IMAGE: Dr. Maya Guglin chaired a study demonstrating the effectiveness of beta blockers and ACE inhibitors to prevent cardio toxicity in certain breast cancer patients. view more
Credit: Uk HealthCare
ORLANDO, Fl. (Mar. 11, 2018) – Data released today from a large multi-center study provides a view into the effectiveness of two drugs used to prevent heart problems resulting from breast cancer treatment.
The data was presented at the American College of Cardiology’s 67th Annual Scientific Session, one of the most influential medical symposia on heart-related topics.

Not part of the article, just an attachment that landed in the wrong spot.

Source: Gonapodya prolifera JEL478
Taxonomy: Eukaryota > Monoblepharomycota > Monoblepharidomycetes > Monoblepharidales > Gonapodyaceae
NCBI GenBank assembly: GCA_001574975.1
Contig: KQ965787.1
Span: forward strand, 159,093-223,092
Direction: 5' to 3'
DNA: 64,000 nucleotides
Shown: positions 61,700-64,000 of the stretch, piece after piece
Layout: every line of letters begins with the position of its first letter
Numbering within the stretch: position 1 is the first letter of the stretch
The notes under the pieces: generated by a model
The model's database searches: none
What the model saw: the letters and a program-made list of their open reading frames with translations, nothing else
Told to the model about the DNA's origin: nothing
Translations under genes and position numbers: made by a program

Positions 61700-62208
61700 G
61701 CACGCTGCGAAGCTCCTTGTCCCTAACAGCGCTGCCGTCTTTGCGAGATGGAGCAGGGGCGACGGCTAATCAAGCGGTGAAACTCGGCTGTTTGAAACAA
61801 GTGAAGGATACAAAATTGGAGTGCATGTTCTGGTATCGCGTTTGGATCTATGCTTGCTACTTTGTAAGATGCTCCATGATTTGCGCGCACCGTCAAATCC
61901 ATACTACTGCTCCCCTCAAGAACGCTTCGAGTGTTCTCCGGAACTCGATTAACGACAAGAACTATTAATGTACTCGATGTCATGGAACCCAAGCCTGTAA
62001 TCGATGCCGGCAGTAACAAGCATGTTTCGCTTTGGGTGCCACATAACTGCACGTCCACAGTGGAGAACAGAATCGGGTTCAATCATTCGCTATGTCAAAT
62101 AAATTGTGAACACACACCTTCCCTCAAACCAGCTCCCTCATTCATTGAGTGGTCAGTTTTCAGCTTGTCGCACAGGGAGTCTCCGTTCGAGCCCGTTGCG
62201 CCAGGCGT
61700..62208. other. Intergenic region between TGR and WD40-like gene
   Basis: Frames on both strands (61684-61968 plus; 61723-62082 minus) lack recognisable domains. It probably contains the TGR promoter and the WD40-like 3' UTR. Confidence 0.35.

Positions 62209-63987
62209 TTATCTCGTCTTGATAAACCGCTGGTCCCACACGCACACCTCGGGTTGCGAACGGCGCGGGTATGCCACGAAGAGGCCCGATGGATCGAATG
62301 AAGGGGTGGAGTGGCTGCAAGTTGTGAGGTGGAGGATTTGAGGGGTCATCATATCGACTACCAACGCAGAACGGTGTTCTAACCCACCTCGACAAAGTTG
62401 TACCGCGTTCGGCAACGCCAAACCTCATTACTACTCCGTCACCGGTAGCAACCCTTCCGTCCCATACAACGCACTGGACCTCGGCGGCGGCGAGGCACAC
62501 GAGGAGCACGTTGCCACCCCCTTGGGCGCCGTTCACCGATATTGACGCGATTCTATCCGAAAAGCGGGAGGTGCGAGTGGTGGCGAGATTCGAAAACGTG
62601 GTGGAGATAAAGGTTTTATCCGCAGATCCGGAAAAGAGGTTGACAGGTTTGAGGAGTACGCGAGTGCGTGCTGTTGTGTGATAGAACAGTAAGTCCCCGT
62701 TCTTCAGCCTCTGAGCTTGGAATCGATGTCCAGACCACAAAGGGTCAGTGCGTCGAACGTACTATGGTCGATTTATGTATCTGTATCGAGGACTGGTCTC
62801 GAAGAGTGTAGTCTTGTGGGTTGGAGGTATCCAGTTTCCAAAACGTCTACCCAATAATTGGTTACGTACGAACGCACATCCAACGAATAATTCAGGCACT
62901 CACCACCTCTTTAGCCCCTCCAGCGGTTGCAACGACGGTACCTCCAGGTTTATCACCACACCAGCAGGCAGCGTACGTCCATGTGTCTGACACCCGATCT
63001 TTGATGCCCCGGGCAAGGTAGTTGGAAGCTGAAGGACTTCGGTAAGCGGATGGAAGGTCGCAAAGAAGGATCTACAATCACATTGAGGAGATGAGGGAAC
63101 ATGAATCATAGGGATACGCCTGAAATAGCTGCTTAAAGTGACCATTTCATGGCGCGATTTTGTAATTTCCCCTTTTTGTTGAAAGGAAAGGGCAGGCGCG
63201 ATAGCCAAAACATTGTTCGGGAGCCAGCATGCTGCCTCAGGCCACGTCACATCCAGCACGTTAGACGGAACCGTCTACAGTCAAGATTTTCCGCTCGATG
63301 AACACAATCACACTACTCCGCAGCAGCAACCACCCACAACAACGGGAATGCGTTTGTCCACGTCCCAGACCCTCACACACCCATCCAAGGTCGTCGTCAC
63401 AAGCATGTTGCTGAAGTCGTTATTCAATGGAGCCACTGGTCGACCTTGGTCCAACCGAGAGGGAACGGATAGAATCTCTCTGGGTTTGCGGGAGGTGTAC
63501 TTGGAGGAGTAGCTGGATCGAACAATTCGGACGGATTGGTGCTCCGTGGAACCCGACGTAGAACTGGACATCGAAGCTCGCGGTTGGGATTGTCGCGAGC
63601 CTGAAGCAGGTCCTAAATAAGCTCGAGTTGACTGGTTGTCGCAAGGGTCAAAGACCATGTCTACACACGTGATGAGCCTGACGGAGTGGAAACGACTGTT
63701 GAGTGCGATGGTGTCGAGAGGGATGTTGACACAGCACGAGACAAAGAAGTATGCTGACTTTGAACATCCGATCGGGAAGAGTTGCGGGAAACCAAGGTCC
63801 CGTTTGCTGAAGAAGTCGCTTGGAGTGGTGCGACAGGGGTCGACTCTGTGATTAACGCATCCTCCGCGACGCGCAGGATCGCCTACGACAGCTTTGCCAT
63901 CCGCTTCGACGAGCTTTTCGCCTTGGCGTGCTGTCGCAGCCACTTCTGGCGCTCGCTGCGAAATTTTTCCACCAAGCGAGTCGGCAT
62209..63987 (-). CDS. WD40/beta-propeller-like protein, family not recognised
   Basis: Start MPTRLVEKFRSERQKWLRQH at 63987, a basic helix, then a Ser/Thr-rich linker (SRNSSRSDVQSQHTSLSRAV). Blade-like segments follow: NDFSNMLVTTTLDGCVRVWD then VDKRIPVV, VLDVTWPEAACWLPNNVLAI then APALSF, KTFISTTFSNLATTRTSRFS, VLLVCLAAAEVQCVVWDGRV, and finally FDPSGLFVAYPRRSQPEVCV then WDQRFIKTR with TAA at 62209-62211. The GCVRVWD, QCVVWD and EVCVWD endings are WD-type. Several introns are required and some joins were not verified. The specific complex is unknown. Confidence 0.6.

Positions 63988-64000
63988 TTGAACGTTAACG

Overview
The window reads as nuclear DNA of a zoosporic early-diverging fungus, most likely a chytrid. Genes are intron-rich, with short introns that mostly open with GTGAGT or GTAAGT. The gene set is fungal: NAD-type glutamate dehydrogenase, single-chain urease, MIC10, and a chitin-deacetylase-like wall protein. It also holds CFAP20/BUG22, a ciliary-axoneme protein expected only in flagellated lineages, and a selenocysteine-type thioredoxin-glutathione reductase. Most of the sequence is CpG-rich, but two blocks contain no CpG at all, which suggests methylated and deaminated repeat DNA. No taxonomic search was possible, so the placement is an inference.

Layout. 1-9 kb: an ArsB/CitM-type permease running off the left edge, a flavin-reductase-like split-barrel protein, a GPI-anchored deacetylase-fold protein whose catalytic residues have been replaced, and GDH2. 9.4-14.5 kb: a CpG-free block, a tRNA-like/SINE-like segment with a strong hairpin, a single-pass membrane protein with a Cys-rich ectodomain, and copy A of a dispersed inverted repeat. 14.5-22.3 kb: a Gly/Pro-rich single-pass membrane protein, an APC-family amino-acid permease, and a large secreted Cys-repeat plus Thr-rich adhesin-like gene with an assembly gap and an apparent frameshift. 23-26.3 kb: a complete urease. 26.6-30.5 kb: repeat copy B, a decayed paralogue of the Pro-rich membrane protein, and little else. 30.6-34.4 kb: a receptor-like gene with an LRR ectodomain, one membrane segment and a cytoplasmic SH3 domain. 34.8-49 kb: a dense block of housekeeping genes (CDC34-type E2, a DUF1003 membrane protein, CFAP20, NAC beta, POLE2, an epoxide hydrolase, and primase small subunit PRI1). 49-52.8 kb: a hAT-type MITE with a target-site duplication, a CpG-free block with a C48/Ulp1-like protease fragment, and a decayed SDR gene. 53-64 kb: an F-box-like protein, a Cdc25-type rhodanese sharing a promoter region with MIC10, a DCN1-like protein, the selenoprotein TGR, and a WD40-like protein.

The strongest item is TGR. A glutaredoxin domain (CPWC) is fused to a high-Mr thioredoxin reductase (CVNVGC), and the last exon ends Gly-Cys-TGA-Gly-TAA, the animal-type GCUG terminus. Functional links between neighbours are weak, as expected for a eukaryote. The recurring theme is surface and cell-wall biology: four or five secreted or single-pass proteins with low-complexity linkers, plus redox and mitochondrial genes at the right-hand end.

“This data is the crucial first step towards establishing a new standard of care to reduce the risk of cardiotoxicity for patients undergoing treatment for HER2-positive breast cancer,” said study chair Dr. Maya Guglin of the University of Kentucky’s Gill Heart & Vascular Institute.
Chemotherapy drug Herceptin was first approved by the FDA in 1998 to treat an aggressive form of breast cancer called HER2-positive. Its stunning success at reducing cancer recurrence and improving survival came at a cost, however: one in four women develop potentially dangerous heart problems. Physicians began suspending Herceptin treatment or reducing the frequency of treatment if a patient’s ejection fraction (a measure of the heart’s ability to
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